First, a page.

We drive the “softer” new flagship variant in the Honda Civic stable.
Prrrrrrrrrah (whoosh) prrrraaaaah goes the first ever turbocharged Honda Civic Type R, a car we loved driving-despite us getting it so late in SA not too long ago. This car was basically the love child of VTEC obsessed drivers and the boost crazy car fraternity. “VTEC and turbo? Na fam, it’s too good to be true”, said JDM lovers. It wasn’t. That Type R was lit. We drove it on the track in Cape Town, we drove it on the road in Johannesburg and we raced it against a Volkswagen Golf GTI Clubsport as you can see here:https://youtu.be/NTJJVc0YO7k
As you can see, this car was the track champion, with a chassis setup so sweet, we had toothache for weeks after driving it (laugh, it’s funny). All good then? Not exactly. See, often times when a car is excellent on track it’s generally not so good on the road. This is something the first turbocharged Honda Civic Type R suffered from, bad road manners. It hopped, it hurt your back and in “R mode” it felt like being inside a Metrorail. Did we care? Not so much, because we’re petrol heads – that’s what chiropractors are for. Besides as journos we only drive the car for a week. What about those who owned these cars? They must’ve had the same complaints we had. We’re sure they did, because the new Civic Type R feels like night and day compared to the old one. Does this mean it’s sold out though? Traded comfort for hardcore driving feel?
Sell out or nah?
In short, no. We just put that title out there so you can read our review. Seeing that you’re here, you may as well hear us out. To cut a long story short, the new Honda Civic Type R looks different, feels different but has the same engine as the old car. On the outside, it still unashamedly looks like something that’s climbed straight out of Ultra. A large rear wing, three exhaust pipes and jagged edges tell the world that you’re ready to party. Surprisingly, driving the car on the road in normal mode is pretty…normal. You can hold a conversation; the seats are comfortable and the chassis feels like a normal Civic. Even in sport mode, the car is not back breaking at all. The rear legroom is plentiful, the boot is huge and the exhaust is not loud. A bit too quiet to be honest. Dezzi Raceway was where we had a chance to experience the car’s abilities and in “R mode” the car is still the same old beast it was. The only difference now is that it’s easier to drive. The chassis is still very pliable and you can point the nose where you want it, but you don’t work as hard as you used to in the old Civic Type R, with little compromise to the fun you’re having. An “auto blip” function has been added during downshifting, so there’s no need to “heel and toe”, which I personally enjoy doing but some may not have gotten the hang of it. The new car is also lighter, so even though it still produces 228kW, it covers ground very quickly. A smart suspension setup means that you don’t have a lot of torque steer as well, despite all the power going to the front tyres and the rubber on the car is sticky enough to point and squirt the car where you want it.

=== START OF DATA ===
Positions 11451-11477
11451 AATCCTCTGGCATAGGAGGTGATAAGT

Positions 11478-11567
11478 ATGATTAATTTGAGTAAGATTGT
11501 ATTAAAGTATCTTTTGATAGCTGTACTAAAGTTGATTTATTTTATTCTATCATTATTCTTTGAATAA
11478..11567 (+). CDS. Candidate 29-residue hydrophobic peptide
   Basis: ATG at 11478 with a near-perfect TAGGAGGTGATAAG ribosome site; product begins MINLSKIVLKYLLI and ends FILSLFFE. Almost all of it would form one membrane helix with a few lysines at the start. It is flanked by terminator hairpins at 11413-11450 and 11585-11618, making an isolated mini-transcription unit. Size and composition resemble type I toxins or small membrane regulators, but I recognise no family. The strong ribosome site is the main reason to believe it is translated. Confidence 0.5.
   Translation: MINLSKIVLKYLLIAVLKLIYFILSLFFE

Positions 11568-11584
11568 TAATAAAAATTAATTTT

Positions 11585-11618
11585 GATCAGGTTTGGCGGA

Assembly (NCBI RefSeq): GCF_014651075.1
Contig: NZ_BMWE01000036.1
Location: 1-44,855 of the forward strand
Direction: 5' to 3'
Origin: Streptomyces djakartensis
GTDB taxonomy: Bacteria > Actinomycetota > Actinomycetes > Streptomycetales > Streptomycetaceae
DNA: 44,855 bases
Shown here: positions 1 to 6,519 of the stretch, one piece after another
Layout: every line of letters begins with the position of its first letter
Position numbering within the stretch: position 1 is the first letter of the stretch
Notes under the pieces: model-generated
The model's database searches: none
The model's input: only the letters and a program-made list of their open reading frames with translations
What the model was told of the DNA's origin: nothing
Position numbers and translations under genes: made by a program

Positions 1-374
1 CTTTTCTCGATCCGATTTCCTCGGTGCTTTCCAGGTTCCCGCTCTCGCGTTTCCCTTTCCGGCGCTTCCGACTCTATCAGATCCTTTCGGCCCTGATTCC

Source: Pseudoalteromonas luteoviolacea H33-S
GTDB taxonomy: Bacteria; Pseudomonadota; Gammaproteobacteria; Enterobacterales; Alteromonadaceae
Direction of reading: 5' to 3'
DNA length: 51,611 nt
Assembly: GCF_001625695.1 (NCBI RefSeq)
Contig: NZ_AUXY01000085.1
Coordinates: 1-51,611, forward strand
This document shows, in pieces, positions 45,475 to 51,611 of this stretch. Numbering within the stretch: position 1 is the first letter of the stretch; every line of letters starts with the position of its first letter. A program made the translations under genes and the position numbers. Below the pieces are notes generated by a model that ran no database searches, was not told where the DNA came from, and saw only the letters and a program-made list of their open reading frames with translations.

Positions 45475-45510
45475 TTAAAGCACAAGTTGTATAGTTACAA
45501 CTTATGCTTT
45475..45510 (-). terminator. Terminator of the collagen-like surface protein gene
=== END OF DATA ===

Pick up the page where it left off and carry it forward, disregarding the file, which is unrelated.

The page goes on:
So, what’s the verdict?
This new Honda Civic Type R is honestly one the best hot hatch experiences out there at the moment. It’s also unique in that it’s one of the few manual cars you can get in this segment. The first one battled in terms of everyday appeal but this one is a huge improvement, if you don’t mind the stares. If you like the attention, you’ll love it. Besides, that rear wing can make for a perfect spot to put your coffee in the mornings, when waiting for your kids to climb in for the school run. It’s that versatile. No wonder why the car has won so many awards, it’s that good. Is it better than a Golf 7 R however? Stay tuned to find out.
Honda Civic Type R Pricing in South Africa
The base price for the Civic Type R is R627 900 and includes a 5 year/200000 km Warranty, a 5 year/90000 km service plan and roadside assistance for 3 years.